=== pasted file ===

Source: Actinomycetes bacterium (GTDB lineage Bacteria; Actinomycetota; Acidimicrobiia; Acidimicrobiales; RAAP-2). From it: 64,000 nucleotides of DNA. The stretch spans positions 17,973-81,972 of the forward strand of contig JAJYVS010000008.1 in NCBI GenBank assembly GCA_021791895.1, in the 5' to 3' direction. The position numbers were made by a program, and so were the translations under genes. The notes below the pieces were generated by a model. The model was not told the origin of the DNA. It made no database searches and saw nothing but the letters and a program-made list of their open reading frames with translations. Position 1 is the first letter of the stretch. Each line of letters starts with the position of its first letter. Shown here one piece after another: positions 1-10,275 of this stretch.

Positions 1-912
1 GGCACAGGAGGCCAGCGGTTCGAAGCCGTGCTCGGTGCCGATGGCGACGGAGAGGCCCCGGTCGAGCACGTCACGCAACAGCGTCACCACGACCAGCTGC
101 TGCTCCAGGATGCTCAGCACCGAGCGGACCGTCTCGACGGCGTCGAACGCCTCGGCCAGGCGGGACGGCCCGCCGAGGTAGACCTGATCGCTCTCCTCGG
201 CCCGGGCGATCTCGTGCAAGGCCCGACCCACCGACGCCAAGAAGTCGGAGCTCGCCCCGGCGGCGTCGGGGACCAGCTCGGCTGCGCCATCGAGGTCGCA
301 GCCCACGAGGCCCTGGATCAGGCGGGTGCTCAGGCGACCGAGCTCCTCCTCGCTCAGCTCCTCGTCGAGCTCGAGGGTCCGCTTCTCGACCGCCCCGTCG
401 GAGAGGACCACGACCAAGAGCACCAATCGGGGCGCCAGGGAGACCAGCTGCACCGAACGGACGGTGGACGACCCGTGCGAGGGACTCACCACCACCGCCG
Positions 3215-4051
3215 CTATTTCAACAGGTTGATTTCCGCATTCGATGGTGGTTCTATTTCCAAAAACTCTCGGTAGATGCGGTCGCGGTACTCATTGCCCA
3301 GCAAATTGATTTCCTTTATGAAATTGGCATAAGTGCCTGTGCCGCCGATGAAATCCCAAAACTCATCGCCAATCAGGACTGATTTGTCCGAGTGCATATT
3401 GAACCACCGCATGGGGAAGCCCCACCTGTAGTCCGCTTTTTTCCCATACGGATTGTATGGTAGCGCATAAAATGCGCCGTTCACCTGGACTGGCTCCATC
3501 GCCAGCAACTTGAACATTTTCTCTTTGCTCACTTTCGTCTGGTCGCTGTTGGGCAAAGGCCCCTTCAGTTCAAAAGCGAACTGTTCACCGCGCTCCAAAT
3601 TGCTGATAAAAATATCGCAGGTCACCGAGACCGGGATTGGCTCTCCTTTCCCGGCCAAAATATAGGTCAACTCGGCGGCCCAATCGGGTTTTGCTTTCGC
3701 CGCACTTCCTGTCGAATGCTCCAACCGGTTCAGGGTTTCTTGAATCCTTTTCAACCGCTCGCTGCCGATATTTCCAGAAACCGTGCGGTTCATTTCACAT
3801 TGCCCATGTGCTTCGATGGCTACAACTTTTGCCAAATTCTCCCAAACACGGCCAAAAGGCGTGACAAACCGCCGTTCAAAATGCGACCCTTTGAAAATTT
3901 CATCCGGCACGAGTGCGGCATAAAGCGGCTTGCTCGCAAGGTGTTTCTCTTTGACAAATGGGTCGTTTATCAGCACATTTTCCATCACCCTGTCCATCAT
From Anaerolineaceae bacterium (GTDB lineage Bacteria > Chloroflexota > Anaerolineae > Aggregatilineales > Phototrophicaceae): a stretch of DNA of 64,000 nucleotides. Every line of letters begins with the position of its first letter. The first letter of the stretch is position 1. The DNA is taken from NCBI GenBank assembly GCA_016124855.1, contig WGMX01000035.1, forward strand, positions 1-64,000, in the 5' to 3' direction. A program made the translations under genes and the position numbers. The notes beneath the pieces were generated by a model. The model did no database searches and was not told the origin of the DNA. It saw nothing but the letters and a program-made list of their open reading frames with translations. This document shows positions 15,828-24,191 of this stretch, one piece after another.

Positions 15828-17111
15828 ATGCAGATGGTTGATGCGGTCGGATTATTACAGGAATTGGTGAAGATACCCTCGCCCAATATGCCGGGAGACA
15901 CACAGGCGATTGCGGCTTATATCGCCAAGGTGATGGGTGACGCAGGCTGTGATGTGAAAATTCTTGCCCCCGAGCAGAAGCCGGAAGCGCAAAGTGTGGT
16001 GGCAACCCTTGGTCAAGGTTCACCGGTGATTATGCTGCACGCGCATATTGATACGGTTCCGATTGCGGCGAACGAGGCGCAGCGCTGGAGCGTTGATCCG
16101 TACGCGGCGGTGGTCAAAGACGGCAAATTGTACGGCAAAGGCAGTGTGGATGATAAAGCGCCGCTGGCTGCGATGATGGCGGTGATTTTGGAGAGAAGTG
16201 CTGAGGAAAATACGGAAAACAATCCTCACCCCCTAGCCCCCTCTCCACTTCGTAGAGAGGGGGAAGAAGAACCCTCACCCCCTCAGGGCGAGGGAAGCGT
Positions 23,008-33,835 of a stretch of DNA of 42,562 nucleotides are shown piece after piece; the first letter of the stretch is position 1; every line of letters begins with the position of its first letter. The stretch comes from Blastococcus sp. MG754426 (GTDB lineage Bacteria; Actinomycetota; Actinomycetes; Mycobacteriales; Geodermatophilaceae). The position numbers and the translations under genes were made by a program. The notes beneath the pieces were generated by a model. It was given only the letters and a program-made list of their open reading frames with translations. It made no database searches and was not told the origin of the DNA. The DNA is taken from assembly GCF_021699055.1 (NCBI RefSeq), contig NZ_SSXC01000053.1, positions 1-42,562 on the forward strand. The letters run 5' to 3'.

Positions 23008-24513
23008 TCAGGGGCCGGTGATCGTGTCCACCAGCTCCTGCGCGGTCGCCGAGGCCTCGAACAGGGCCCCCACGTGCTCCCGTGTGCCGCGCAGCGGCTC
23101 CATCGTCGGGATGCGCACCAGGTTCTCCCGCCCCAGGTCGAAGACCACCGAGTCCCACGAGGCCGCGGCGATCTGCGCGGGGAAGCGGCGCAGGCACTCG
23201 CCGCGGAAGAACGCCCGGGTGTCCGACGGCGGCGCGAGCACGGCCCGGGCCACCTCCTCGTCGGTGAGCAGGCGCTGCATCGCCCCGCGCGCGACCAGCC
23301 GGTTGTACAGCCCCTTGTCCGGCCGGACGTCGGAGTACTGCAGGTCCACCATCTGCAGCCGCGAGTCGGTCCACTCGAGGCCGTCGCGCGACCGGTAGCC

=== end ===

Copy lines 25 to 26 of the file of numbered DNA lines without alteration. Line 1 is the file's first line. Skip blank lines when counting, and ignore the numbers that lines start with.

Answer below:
Positions 23008-24513
23008 TCAGGGGCCGGTGATCGTGTCCACCAGCTCCTGCGCGGTCGCCGAGGCCTCGAACAGGGCCCCCACGTGCTCCCGTGTGCCGCGCAGCGGCTC